• We therefore urge proper use of masks as per the guidelines by the WHO.
  • We further recommend enhanced awareness programmes by Government which is the lead player in a pandemic and strengthen the support of stakeholders such as civil society organisations and the private sector in raising critical awareness in communities on the reality of COVID-19.
  • We continue to recommend a strong campaign on mask usage and disposal. We reiterate the commonly cited practice of persons “trying on masks”, the sharing of masks and the washing and reuse of disposable masks, matters that still remain unaddressed in the existing awareness campaigns and mask regulations issued by Government, which remains the lead trusted source of the verified COVID-19 information.

Outstanding Issues

Pregnancies in adolescent girls 

We raise to the fore the issue of increased reports from our networks, of pregnancies in adolescent girls as the COVID-19 crisis continues to escalate in the country. Continuing to reiterate the unmet need for access to and safeguarding measures on sexual reproductive health and rights for adolescent girls, 

Decrying the stigmatisation suffered by adolescent girls seeking to access accurate and adequate information on sexual reproductive health rights and services.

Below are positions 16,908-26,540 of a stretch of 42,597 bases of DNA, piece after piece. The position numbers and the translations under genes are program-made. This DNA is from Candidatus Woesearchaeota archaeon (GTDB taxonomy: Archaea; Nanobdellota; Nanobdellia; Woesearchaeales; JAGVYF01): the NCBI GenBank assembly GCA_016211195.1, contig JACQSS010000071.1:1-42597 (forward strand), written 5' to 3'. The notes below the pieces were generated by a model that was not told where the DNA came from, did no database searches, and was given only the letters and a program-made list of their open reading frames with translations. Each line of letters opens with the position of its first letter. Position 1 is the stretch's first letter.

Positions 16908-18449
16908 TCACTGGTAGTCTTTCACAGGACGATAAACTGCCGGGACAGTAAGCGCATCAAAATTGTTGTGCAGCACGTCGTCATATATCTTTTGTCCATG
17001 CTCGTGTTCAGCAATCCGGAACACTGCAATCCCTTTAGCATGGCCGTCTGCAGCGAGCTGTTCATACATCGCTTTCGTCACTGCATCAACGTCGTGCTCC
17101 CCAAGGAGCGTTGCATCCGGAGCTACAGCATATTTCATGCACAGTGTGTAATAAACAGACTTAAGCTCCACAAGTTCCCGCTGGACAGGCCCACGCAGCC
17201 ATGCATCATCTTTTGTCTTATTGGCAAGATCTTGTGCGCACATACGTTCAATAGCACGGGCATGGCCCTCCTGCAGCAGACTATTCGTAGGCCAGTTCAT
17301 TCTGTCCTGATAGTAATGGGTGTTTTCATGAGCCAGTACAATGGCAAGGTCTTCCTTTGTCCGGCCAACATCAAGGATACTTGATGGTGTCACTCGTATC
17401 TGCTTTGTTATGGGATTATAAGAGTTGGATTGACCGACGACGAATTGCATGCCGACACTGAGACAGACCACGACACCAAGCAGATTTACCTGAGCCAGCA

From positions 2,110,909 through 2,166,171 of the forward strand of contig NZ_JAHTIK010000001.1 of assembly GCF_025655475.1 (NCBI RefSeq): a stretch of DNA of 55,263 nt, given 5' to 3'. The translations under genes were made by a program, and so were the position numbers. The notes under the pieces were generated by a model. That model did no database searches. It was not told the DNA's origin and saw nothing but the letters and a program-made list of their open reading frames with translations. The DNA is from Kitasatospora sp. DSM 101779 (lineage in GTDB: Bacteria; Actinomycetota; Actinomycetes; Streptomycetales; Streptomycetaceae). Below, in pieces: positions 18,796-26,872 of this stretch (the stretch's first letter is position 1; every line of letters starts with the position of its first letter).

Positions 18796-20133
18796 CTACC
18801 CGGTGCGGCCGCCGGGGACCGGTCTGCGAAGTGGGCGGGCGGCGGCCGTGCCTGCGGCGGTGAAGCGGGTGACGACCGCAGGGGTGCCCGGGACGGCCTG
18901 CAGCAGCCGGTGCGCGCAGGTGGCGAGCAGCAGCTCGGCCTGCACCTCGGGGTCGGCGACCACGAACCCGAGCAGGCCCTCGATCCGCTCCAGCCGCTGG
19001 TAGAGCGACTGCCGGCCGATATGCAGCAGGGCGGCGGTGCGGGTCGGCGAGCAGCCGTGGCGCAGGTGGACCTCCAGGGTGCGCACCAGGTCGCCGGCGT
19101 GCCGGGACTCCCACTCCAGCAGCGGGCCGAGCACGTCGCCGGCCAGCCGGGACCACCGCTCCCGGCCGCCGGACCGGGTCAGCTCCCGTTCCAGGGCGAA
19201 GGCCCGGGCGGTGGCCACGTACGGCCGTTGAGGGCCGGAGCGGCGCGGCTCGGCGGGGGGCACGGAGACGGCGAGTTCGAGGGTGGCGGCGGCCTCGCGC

Concerned further, by the increased vulnerabilities faced by adolescent girls in communities at large. Noting that nearly 1 in 10 adolescent girls (age 15-19) give birth every year while many die or are injured during childbirth.

Concerned by the context that girls in primary schools face greater risks of pregnancies in comparison to secondary schooling girls (37% as at 2019) we are highlighting the exacerbation of vulnerabilities raised by the COVID-19 lockdown in communities for girls;

  • We call for stronger measures to provide mobile clinics and community based health care workers to support adolescent girl’s access to sexual reproductive health and rights services.
  • We call for the activation of measures to extend protection of young girls already in marriage during the COVID-19 lockdown. 
  • We call for vigilance against the rise of child marriages during the COVID-19 lockdown.
  • We call for mandatory sentencing framework for rape.

COVID-19 regulations 

We note the announcement by the Zimbabwe Republic Police who have stated that, with immediate effect, the ZRP will be strengthening their enforcement of COVID-19 measures. We note the concern raised by police of the numbers of persons arrested for failing to wear masks, making unnecessary trips and participating in unnecessary gatherings.

However, we remain concerned by the approach of policy makers and law makers, in regards to the COVID-19 regulations themselves, which are disconnected from sector operational realities, contain significant loopholes and insufficient guidelines to the generality of Zimbabweans. In this context, it creates conditions conducive to undue discretion to enforcement officers, who have been seen to unevenly exercise their mandate.

  • We call upon Government to resist the temptation to have an overly securitised response to the increase of COVID-19 cases.
  • We recommend that the COVID-19 cases continue to rise Government makes an effort to review the COVID-19 regulations, to adjust the applicable guidelines and give increased guidance to society in order to make the efforts to stop the spread of the coronavirus real.

Source: Women’s Coalition of Zimbabwe